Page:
The magazine Charities and the Commons first published the researchers’ findings in three issues beginning in January 1909. Pittsburgh newspapers subsequently published summaries of the results, as did Collier’s Weekly, American Magazine, and other national periodicals. Between 1909 and 1914, the Russell Sage Foundation and the Charities Publication Committee published the detailed findings of the Pittsburgh Survey in six volumes, which Paul U. Kellogg edited.
Elizabeth Beardsley Butler’s Women and the Trades investigated female workers, illuminating the poor conditions women suffered both in the work place and at home. In The Steel Workers, John A. Fitch completed a comprehensive evaluation of the steel industry and offered a powerful depiction of life in the industry. Margaret Byington's Homestead: The Households of Mill Town investigated the conditions in Homestead, the site of the deadly markerHomestead Strike of 1892, a decade and a half later. Essays compiled in two volumes, The Pittsburgh District: Civic Frontage and Wage-Earning Pittsburgh, documented the industrial effects of the environment and the lives of ordinary workingmen. In the most influential and powerful of the Pittsburgh Survey volumes, Work-Accidents and the Law, Crystal Eastman revealed the magnitude of work-related deaths and injuries in Pittsburgh and the failure of employers to compensate workers or their families.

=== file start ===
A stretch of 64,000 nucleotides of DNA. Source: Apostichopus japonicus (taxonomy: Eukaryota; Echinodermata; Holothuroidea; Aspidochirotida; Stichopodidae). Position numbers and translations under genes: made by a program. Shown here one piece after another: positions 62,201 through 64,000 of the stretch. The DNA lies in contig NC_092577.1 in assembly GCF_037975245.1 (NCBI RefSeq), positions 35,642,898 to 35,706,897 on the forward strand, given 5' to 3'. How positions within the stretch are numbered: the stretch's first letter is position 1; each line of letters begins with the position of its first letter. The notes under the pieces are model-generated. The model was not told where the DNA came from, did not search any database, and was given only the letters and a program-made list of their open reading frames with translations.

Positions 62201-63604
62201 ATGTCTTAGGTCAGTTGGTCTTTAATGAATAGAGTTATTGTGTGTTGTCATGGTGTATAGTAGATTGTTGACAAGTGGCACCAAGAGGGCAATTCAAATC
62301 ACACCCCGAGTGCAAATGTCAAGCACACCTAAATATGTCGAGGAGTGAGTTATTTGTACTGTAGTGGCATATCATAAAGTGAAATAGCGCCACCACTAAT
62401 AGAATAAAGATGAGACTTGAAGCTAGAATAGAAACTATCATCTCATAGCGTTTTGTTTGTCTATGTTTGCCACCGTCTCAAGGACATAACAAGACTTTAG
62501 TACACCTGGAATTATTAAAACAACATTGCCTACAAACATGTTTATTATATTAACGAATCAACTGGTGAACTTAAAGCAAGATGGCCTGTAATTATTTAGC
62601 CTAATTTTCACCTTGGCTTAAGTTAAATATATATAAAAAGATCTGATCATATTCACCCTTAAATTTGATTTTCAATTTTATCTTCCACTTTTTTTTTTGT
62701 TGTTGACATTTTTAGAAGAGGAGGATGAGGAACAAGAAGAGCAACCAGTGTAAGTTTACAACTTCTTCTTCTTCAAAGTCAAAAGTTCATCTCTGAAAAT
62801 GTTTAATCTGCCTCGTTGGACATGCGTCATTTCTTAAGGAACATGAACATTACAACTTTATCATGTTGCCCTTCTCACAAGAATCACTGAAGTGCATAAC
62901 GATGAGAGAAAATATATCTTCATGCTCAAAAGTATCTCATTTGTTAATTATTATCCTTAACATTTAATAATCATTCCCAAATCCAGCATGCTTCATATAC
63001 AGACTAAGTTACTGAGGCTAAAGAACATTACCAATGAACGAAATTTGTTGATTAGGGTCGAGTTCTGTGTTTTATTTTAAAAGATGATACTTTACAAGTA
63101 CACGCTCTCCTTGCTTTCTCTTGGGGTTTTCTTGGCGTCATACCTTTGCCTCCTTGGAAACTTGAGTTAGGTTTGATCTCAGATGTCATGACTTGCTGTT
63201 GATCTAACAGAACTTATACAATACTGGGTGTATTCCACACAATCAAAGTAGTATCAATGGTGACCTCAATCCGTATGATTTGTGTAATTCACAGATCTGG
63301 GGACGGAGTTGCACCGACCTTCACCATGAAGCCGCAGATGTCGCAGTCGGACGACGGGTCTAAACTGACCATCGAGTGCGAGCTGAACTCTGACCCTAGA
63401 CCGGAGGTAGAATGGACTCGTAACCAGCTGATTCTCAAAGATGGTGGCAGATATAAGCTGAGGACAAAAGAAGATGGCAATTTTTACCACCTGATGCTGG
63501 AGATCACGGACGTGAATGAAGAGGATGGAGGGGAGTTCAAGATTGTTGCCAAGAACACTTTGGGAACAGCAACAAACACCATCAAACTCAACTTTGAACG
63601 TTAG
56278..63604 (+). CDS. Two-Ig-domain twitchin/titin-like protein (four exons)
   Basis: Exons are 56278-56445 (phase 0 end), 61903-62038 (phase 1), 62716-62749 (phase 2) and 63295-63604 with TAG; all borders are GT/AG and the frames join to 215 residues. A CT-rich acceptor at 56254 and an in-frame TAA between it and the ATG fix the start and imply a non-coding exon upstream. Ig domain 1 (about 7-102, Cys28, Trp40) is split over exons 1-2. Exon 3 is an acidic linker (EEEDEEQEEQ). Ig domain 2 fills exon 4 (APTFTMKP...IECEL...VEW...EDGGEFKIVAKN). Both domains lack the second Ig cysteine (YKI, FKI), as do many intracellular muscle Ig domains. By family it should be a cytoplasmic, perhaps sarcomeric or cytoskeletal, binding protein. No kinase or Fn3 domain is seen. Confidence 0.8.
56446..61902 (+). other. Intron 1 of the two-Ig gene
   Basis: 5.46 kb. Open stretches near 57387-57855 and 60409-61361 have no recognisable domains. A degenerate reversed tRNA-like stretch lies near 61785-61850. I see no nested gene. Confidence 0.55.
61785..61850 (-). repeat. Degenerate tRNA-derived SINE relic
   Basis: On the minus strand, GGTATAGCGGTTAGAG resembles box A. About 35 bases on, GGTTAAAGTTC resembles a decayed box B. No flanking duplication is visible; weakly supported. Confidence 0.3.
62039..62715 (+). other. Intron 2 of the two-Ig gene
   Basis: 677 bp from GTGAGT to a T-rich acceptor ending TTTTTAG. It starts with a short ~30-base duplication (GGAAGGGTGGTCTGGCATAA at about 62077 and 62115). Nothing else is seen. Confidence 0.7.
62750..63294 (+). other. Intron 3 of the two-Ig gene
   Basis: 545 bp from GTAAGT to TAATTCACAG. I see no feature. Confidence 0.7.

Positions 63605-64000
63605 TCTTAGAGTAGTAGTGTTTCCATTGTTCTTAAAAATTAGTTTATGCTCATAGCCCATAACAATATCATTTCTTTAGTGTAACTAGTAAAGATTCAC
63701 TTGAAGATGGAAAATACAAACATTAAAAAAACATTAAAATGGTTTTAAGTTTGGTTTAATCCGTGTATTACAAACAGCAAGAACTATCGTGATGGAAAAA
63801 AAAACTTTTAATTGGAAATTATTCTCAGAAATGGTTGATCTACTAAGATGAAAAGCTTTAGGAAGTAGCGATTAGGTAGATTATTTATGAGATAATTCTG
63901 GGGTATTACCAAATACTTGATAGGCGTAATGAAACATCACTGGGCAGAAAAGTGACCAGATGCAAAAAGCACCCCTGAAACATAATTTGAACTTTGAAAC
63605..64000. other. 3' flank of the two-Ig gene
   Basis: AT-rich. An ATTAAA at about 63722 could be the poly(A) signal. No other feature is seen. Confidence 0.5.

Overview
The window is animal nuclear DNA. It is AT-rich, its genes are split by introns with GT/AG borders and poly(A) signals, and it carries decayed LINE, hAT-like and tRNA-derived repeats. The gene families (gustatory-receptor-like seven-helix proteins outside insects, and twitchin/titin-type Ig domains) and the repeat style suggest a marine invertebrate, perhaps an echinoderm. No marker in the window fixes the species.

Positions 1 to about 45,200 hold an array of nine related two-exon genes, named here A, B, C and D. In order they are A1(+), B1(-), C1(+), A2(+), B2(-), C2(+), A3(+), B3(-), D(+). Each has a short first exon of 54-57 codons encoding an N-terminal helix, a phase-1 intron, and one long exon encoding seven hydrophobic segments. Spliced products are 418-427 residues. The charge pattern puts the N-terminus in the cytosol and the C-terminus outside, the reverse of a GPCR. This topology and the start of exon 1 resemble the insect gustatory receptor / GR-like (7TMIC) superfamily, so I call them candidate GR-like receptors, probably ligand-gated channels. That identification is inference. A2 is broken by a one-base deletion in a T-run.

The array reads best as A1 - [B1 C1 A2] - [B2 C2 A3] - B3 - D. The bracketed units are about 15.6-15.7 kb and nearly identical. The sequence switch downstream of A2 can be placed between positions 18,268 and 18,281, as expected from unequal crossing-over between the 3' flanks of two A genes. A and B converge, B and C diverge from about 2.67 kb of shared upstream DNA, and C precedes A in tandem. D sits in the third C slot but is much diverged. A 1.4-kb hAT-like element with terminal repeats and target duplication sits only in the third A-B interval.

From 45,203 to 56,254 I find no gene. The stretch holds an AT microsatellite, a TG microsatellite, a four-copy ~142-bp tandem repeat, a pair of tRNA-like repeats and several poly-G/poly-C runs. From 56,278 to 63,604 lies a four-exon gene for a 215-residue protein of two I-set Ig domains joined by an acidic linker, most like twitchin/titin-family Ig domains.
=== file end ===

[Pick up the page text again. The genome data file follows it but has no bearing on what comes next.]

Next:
Formal portrait, three-quarter-length, seated, Crystal Eastman Benedict, facing left with upper body and head turned toward camera, wearing square-necked blouse cinched at waist with tasseled-rope belt, watch on left wrist, and necklace.
Crystal Eastman Benedict, circa 1913.
“No wonder the streets of Pittsburgh are sad,” Eastman wrote, noting that more than 500 people died and thousands—the actual numbers were impossible to count since many never went to hospitals—suffered injures each year in industrial accidents in a city of some 600,000 people. Nor could the injured or families of the deceased obtain compensation from their employers unless they could prove negligence—faulty equipment, orders to do unsafe work, or the like—in a court of law."